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Hey guys,

I work in IT support and enjoy tinkering with things like Kali Linux, Raspberry PI, ect... My wife recently started seeing some vulger ads on normal websites like CNN, Local News, and others. I started seeing similar things on my laptop very soon after. I did tthe normal checking for malware and things.

I eventually checked the router settings nd found the DNS servers were set to static IPs instead of DHCP from he ISP. I chaged it back to auto, abd the vulger ads and things stoped. I checked the logs to see what happened but all the logs were deleted. After the reboot the logs were showing a DOS attack blocked.

[DOS attack: ACK Scan] attack packets in last 20 sec from ip [208.111.185.178], Saturday, Jun 06,2015 01:16:25

[internet connected] IP address: 0.0.0.0, Saturday, Jun 06,2015 01:16:22
[internet disconnected] Saturday, Jun 06,2015 01:16:22
[initialized, firmware version: V1.0.45_1.0.45NA] Saturday, Jun 06,2015 01:16:21

I think this was something like a man in the middle attack or something simlar. I'd like to know how they were able to get into my router and change the DNS servers and delete the logs.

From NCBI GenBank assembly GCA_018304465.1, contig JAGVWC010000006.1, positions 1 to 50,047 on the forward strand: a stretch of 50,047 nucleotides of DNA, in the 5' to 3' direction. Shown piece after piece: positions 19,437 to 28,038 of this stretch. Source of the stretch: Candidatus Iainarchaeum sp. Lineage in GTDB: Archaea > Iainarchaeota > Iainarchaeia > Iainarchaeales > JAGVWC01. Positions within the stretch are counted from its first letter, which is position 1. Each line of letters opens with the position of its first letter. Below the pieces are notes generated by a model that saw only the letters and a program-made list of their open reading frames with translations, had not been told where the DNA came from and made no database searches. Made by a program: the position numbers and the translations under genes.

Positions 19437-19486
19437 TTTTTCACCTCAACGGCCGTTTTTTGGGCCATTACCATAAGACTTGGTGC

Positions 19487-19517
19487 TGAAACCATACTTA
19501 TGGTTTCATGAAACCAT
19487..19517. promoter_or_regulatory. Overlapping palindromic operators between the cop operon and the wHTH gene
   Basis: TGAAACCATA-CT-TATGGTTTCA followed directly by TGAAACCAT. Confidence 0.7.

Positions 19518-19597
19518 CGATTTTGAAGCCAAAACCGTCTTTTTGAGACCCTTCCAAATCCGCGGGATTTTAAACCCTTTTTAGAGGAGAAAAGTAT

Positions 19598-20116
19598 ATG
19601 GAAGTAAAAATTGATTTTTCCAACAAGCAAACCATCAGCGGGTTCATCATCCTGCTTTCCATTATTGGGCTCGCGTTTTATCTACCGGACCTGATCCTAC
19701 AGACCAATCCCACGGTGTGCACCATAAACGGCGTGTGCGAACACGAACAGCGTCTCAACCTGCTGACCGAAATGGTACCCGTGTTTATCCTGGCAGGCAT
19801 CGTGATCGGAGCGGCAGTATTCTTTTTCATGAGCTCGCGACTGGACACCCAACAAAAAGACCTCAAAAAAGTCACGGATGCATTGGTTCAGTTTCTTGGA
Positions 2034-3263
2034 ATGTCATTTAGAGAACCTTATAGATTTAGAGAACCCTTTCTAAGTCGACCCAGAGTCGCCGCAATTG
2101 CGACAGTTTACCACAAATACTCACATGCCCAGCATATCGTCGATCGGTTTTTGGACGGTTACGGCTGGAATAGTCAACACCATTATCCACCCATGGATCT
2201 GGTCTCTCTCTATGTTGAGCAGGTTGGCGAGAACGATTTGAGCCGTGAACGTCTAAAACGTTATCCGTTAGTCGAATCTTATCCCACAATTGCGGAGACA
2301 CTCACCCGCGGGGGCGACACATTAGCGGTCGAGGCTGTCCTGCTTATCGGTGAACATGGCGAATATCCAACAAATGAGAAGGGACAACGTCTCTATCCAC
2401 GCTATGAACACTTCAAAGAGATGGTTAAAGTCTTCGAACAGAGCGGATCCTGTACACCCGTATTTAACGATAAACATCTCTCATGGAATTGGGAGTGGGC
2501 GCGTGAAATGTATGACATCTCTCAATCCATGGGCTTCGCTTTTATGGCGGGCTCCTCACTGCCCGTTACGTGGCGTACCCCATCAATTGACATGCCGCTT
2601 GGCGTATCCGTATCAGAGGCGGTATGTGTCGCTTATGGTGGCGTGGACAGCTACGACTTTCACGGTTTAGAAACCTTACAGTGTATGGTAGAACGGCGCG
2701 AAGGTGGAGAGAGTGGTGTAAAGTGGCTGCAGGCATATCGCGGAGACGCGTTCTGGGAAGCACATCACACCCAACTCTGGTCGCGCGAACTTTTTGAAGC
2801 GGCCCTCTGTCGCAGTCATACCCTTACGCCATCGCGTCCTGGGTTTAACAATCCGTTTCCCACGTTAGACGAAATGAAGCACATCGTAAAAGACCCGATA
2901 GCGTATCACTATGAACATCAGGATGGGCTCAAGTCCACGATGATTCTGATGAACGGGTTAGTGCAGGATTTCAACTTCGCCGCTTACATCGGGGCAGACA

I've alredy did the basics post-attack steps like change passwords and things.

Thanks guys!

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It's more likely to be a case of cross-site request forgery (CSRF) whereby javascript was run by your (wife's) browser that made it execute requests against your router because it's on a default location on your network, uses default credentials if at all, that sort of thing.

Lock down the admin page to your router as much as you can, put it on a non-default IP... the simple stuff. Maybe update the firmware every once in a while since they're likely to have solved this glaring mistake by now and if not, go scream at a tech support person for providing you with a piece of shit router.

Edited by Cooper
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Also check to make sure your admin interface isn't externally accessible, some routers come configured that way.

The best way to tell is to find your external IP address ( http://ipchicken.com ) then browse to that from a device that isn't on your network, either your phone (off wifi) or a friends PC. If you are any good with nmap then do a full port scan of the IP from outside to see if anything is open. Check common UDP as well as you might have uPNP or SNMP open.

The DOS is maybe a red herring and was just a fast port scan that looked like one, they happen all the time with people looking for open ports on home IP ranges.

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